Recommendation 1486 (2000) Maritime and fluvial cultural heritage
Recommendation 1465 (2000) “Europe, a common heritage” – a Council of Europe campaign
Recommendation 1173 (1992) Preservation of libraries and scientific archives in the countries of Central and Eastern Europe
Recommendation 1172 (1992) Situation of the cultural heritage in Central and Eastern Europe
Resolution 916 (1989) Redundant religious buildings
Recommendation 1043 (1986) Europe's linguistic and literary heritage
Recommendation 1042 (1986) Protecting the cultural heritage against disasters
Recommendation 987 (1984) European pilgrim routes
Recommendation 921 (1981) Metal detectors and archaeology
Recommendation 898 (1980) Memorials
Created in 1999, the Raymond Lemaire Fund aims at raising funds for the training of young heritage professionals. Professor Raymond Lemaire, one of the founders of ICOMOS, attached the greatest importance to training young professionals and welcoming them into the ICOMOS family.
Since 1981, at every General Assembly, ICOMOS has awarded the Piero Gazzola Prize to a person or group of persons who has worked with distinction towards the objectives of ICOMOS. In 1999, the General Assembly in Mexico passed Resolution 29, which envisaged complementing this Prize by the creation of an International Fund named after Raymond Lemaire designed to raise funds for training young heritage professionals.
Endorsed in March 2008 by the Executive Committee, the Fund was launched during the Forum for young professionals held at the 16th General Assembly that year, among other with the generous support of the children of Raymond Lemaire.
The objective is to offer bursaries and to establish cooperation arrangements with training organisations, to enable young heritage professionals throughout the whole world to take part in post-graduate courses or traineeships in conservation and restoration. The Fund currently holds around 9300 Euros, kindly donated by individual ICOMOS members, ICOMOS Belgium, and ICOMOS experts who contributed their WMF Watch List review fees.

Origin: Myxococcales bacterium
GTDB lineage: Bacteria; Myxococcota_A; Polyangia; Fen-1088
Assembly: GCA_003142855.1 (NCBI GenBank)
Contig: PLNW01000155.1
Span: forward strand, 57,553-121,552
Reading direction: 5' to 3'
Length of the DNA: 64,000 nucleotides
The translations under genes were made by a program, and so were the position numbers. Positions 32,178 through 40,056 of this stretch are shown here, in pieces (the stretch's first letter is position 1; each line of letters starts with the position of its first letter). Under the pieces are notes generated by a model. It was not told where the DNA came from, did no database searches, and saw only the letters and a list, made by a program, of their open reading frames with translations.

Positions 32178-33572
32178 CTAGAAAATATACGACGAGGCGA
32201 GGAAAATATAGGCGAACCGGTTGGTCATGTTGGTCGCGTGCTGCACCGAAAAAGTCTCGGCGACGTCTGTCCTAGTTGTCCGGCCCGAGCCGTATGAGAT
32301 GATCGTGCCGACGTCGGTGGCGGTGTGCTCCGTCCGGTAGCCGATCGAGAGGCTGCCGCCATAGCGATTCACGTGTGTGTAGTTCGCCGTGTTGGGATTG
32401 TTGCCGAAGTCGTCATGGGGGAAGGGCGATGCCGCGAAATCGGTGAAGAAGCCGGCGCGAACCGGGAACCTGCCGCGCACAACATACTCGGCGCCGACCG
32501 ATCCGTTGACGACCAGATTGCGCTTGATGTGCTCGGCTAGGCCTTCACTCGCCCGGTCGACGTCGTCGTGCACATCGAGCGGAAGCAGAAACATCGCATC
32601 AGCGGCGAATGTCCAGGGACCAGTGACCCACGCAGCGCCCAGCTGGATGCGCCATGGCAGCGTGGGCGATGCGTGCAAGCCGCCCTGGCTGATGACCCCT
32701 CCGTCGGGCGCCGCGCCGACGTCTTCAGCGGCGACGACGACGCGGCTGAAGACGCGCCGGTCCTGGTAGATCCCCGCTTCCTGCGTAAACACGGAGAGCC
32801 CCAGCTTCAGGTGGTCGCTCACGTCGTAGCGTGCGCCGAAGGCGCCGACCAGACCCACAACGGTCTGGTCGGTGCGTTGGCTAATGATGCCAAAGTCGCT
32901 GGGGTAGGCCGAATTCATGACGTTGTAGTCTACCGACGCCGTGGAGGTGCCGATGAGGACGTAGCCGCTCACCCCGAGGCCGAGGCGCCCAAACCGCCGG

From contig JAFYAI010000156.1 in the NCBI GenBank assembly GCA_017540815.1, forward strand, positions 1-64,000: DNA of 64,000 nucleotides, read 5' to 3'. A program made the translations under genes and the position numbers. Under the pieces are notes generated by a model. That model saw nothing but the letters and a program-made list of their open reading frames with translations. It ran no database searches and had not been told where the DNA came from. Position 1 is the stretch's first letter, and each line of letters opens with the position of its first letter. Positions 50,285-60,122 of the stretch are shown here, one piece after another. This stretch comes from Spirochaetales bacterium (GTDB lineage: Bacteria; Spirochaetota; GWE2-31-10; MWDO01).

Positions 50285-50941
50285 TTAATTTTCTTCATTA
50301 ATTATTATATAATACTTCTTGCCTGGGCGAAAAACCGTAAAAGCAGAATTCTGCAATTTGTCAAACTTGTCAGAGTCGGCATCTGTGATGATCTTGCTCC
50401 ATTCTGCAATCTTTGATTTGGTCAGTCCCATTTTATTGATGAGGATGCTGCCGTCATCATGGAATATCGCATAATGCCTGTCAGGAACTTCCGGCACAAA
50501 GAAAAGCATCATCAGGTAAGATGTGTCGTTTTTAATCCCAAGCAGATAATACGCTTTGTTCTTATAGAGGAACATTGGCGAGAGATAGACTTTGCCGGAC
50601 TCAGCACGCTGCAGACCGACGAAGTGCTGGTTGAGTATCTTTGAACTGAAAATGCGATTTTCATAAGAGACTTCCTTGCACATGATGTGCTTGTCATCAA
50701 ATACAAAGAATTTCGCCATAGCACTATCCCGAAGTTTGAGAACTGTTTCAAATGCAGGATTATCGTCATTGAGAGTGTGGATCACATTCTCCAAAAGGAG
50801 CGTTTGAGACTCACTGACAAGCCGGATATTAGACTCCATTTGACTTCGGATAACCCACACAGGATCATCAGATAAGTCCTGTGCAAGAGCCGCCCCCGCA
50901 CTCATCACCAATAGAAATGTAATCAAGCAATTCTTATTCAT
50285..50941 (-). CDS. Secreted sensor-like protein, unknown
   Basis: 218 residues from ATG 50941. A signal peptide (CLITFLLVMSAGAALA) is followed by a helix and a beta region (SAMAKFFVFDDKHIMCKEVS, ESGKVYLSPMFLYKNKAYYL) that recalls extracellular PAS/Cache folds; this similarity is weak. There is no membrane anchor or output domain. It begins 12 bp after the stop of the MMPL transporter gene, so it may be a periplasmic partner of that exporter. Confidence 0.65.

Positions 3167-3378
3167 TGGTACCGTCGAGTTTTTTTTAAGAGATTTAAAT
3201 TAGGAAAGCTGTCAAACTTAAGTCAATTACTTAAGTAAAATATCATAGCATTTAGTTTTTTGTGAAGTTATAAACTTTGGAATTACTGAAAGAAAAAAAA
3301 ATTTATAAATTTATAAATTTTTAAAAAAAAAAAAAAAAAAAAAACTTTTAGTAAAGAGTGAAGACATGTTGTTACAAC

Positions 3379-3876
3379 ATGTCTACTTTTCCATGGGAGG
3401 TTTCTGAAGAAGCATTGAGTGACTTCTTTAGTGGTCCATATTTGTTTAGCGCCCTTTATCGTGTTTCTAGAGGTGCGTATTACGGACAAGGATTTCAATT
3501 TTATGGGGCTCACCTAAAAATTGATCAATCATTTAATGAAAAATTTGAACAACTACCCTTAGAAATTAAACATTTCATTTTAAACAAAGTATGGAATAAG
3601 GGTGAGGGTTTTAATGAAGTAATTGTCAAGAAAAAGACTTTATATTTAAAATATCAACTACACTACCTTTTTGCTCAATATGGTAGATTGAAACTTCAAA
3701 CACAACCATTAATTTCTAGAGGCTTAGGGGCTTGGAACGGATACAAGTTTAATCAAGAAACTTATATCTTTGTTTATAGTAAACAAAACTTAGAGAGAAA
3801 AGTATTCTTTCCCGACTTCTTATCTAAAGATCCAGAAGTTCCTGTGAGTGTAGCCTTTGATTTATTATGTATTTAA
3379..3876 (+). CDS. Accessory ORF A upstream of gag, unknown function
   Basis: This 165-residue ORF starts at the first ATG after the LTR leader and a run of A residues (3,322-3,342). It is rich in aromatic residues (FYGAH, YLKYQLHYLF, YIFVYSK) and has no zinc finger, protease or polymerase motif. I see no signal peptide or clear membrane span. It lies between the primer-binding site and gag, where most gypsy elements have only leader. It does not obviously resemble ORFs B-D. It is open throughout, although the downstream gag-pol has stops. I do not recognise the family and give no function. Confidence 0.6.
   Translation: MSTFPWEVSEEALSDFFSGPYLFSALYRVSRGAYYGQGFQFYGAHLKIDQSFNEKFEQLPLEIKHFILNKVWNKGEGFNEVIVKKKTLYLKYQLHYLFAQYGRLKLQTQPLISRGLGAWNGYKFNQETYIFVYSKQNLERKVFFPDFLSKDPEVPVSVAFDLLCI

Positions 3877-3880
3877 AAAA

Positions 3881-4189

Criteria for attributing scholarships are being developed by the Executive Committee. A first report on the use of the Fund will be made to the 18th General Assembly, where a first bursary will be awarded.
Help us to ensure that the new generation of ICOMOS members has access to the highest qualifications!
For more information on how to make a donation see the "Support us" page
Prepare the International Day on Monuments and Sites!
In 2013, the theme is Heritage of Education (schools, universities, libraries, academies, etc.) in its expressions in different geo-cultural contexts.
Throughout history and in different geo-cultural contexts, education was practised in a wide range of places or buildings. Open spaces, agora or the protective shadow of a tree could be useful for the transmission of knowledge, but also specific institutional buildings such as schools, universities, madrasas, academies, libraries, monasteries, etc.
Many of those buildings, groups of buildings or sites are recognised as bearing not only social or institutional values but also historic or artistic ones, and have therefore become a significant part of our cultural heritage.
The protection and conservation of the heritage of education not only implies preserving cultural assets but also, at the same time, celebrating education as one of the fundamental human tasks.
Picture: Early professor and poet of the University of Salamanca, Spain © Shiraz Chakera / Flickr